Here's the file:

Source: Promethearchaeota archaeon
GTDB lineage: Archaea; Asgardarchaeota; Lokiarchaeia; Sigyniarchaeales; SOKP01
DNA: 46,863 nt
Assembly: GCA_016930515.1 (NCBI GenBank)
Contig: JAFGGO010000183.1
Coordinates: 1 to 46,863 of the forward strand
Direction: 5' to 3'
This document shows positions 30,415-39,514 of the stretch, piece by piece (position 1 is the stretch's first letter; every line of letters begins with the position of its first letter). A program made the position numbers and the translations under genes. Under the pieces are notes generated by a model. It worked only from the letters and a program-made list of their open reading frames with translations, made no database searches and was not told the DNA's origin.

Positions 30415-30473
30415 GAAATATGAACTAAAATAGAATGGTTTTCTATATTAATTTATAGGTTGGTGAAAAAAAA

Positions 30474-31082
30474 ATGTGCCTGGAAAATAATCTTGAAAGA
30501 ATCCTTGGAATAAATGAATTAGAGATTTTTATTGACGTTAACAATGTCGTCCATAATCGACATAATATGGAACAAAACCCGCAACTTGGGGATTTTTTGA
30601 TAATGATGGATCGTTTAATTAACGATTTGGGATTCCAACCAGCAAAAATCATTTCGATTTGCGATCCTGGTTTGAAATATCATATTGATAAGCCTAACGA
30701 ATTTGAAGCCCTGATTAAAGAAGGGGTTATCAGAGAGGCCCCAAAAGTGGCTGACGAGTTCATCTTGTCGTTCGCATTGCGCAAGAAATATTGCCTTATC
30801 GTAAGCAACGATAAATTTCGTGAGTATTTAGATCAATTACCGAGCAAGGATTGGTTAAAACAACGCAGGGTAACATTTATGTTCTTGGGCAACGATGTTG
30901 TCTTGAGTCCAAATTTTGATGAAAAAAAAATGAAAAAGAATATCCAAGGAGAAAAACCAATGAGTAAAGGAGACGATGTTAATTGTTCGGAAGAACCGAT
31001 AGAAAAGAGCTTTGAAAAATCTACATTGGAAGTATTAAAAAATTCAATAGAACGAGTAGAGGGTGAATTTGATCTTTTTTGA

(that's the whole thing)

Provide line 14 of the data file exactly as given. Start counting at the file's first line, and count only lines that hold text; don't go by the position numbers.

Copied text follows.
30601 TAATGATGGATCGTTTAATTAACGATTTGGGATTCCAACCAGCAAAAATCATTTCGATTTGCGATCCTGGTTTGAAATATCATATTGATAAGCCTAACGA